One of the mysteries of the English language finally explained.
An irregularly occurring and complex series of climatic changes affecting the equatorial Pacific region and beyond every few years, characterized by the appearance of unusually warm, nutrient-poor water off northern Peru and Ecuador, typically in late December. The effects of El Niño include reversal of wind patterns across the Pacific, drought in Australasia, and unseasonal heavy rain in South America.
- ‘Researchers at The University of Texas at Austin have found that significant changes in the shape of the Earth in the past 28 years may be linked to climate events such as the El Niño weather pattern.’
- ‘The measurement of Sea-Surface Temperature anomalies helps to determine whether climate patterns like El Niño are developing.’
- ‘In effect it is similar to that of the tropical El Niño and La Niña but being further north it is often swamped by the seasons.’
- ‘The fires were blamed on drought conditions related to the El Niño climatic conditions and/or global warming.’
- ‘You can think of the upper air winds as being like a white-water river and the effects of an El Niño as being somewhat like moving some of the rocks in a white-water stream.’
- ‘Also, the global weather pattern know as El Niño tends to create west-to-east high-level winds over the tropics of the Atlantic and Caribbean.’
- ‘The book closes with a look at how El Niño and global climate change might be related’
- ‘With a few exceptions, such as the six-monthly forecasts of the El Niño phenomenon, climate anomalies cannot be predicted.’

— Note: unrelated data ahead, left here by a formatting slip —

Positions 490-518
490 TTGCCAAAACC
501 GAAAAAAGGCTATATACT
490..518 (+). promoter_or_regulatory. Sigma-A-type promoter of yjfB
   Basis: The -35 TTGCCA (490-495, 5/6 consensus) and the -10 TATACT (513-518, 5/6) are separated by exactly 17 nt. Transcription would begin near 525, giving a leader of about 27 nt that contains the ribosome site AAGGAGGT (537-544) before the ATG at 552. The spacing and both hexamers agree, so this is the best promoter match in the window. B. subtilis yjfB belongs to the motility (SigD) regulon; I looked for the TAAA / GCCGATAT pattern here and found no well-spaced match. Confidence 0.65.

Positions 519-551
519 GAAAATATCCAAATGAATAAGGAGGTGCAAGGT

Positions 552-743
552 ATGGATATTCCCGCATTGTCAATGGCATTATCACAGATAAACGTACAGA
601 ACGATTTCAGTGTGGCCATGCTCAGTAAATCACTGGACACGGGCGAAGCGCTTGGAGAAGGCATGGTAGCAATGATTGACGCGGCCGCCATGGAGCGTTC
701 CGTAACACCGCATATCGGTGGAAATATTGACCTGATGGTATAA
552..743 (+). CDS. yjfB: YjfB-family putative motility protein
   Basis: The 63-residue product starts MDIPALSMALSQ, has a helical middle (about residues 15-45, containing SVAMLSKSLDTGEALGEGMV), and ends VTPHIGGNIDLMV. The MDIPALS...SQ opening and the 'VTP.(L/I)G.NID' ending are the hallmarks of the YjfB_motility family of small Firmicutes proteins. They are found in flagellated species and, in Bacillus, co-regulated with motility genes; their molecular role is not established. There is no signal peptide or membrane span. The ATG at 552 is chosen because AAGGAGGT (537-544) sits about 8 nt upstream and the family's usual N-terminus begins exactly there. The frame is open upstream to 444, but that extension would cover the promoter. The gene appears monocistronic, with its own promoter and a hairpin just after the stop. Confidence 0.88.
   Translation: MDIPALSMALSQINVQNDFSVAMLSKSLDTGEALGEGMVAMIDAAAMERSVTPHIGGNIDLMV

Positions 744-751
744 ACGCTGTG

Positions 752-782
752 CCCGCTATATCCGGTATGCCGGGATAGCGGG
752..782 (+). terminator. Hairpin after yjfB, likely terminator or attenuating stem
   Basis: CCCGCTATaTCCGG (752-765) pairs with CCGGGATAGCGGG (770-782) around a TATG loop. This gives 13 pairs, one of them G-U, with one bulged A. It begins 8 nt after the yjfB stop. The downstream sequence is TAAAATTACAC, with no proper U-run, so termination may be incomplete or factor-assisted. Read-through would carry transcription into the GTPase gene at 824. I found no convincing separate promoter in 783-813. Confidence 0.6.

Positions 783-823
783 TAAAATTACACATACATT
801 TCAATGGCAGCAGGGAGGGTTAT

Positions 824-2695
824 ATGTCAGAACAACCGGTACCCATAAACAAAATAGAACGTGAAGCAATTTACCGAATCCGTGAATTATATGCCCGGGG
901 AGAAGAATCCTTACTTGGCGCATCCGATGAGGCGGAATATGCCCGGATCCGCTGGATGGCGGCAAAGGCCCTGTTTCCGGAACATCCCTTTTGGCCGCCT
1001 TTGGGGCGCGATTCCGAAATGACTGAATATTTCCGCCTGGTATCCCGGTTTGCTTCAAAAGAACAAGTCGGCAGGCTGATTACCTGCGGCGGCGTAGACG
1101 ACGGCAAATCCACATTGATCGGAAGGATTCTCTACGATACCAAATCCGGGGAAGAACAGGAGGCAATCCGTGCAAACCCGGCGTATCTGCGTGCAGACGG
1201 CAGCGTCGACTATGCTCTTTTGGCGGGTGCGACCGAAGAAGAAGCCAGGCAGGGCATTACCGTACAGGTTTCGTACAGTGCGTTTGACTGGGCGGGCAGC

- ‘One of the most spectacular examples was the storm that swept across Melbourne in February 1983, late in the severe El Niño drought of 1982 / 83.’
- ‘What would happen to the numbers of hurricanes if global warming changed El Niño?’
- ‘When an El Niño begins, the patterns of winds and ocean upwellings change, and these changes affect weather around the world.’
- ‘At the broadest, global, scale, for example, links have been made between circulation changes associated with the El Niño phenomenon and Australian droughts and Asian monsoon rainfall.’
- ‘In an El Niño season, when rainfall is generally heavier, they can choose to grow more rice - a plant that thrives on moisture - and less cotton, which needs a drier climate.’
- ‘The El Niño drought over eastern Australia in 1982 led to tinder dry conditions throughout the grasslands and forests of southeastern Australia.’
- ‘Drought in Australia as a consequence of El Niño has had substantial effects on production.’
- ‘Good general rains fell in 1996, easing the situation until the onset of the next El Niño in 1997.’
- ‘The El Niño weather phenomenon was blamed for major storms in California and, by some, for deadly tornadoes in Florida.’
- ‘He also says the National Weather Service's Climate Prediction Center issued a report on September 9th confirming that all signs are lining up for an El Niño pattern.’
- ‘After a wet summer in southeastern Australia and eastern Queensland, a strong El Niño developed in March 1972, bringing an 11-month drought to much of the country.’
- ‘However, the last El Niño affected them greatly.’
Spanish, literally ‘the (Christ) child’, because of the occurrence near Christmas.
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